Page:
In the late summer of 2020, the Bitdefender Active Threat Control team noticed a surge of Remcos malware, with most of the attacks taking place in Colombia. While the malware family has been known for quite a while to cyber-criminals and malware researchers alike, this new campaign captured our attention as it arrived on the victims’ computers via phishing e-mails related to financial services and COVID-19 information.
Malicious use of Remcos dates back to 2017, as this Remote Access Trojan has been largely used by both commercial and advanced threat actors (such as Gorgon or APT33). Unlike previous campaigns, the attack in Colombia leverages several interesting tactics:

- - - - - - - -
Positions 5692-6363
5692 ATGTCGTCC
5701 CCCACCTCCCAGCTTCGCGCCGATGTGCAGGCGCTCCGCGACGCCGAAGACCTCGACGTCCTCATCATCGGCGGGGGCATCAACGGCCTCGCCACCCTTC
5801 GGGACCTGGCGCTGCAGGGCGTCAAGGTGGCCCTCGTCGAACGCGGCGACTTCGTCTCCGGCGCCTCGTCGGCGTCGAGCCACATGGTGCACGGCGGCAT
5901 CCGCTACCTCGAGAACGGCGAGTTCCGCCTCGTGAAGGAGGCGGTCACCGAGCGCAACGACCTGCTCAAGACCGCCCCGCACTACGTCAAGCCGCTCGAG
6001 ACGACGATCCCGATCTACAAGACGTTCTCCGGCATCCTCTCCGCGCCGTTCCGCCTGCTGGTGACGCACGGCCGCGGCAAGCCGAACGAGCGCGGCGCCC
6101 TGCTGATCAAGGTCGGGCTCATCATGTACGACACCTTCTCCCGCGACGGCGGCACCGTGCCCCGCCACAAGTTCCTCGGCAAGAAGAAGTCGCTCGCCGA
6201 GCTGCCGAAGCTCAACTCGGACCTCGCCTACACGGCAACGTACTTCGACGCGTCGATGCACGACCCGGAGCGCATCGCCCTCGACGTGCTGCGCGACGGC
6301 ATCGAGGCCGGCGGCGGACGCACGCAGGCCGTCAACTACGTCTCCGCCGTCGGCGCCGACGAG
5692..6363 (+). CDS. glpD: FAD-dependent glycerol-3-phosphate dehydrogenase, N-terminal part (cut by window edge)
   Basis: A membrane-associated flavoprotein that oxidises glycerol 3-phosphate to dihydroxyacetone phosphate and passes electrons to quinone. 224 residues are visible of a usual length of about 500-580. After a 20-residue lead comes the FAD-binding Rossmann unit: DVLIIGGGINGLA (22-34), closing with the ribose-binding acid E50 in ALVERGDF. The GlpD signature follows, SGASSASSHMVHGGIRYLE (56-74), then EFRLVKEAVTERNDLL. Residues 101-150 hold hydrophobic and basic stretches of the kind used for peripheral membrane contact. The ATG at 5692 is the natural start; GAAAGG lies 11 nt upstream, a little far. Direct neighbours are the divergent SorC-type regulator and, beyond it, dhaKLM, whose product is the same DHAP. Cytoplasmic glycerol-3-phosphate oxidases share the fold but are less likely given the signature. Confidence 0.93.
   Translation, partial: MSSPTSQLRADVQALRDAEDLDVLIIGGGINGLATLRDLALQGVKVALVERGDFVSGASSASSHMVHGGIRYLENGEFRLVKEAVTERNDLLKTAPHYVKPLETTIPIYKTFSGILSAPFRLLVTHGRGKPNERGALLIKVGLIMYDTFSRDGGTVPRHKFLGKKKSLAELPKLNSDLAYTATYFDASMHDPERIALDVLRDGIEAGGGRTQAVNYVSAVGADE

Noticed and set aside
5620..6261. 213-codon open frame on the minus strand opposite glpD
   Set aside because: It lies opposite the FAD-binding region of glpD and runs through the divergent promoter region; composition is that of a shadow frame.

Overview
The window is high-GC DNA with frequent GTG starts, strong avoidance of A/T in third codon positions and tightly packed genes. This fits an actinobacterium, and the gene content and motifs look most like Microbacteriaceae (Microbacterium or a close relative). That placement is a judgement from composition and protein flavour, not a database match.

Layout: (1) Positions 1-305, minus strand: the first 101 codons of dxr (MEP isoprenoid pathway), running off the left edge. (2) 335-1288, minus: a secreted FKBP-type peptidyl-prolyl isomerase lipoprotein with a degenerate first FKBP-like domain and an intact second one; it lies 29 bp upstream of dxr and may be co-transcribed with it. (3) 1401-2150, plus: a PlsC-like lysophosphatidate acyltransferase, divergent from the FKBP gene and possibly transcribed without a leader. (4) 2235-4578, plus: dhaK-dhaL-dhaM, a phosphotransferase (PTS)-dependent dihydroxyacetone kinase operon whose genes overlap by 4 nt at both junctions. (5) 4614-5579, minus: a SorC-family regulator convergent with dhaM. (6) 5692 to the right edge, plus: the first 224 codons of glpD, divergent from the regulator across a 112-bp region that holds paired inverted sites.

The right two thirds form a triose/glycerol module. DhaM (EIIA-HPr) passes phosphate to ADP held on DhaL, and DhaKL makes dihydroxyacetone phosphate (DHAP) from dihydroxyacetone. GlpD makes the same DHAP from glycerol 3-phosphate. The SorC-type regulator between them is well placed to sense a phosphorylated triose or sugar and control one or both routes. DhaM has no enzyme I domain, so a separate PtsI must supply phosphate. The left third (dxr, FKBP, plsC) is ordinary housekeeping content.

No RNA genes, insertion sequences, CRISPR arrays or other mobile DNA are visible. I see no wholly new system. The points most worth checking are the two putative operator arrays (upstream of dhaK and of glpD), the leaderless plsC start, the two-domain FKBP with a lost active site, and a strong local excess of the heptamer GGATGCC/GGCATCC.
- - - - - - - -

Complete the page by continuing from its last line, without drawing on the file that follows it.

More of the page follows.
- it uses the Coronavirus pandemic to lure victims into opening the spam message and running the initial malware;
- it uses additional payloads hard-coded in images through steganography. The images laced with malware are posted on a popular viral images website to evade blacklists;
- comes with several anti-reverse-engineering tricks to keep antimalware labs busy.
By nature, Remote Access Trojans are major security threats as they allow attackers to gain complete control of the victim’s device and data, including access to sensors such as the webcam or microphone.
User credentials or data stored on the system may land in the wrong hands and used further to gain access to other accounts or to blackmail the victim.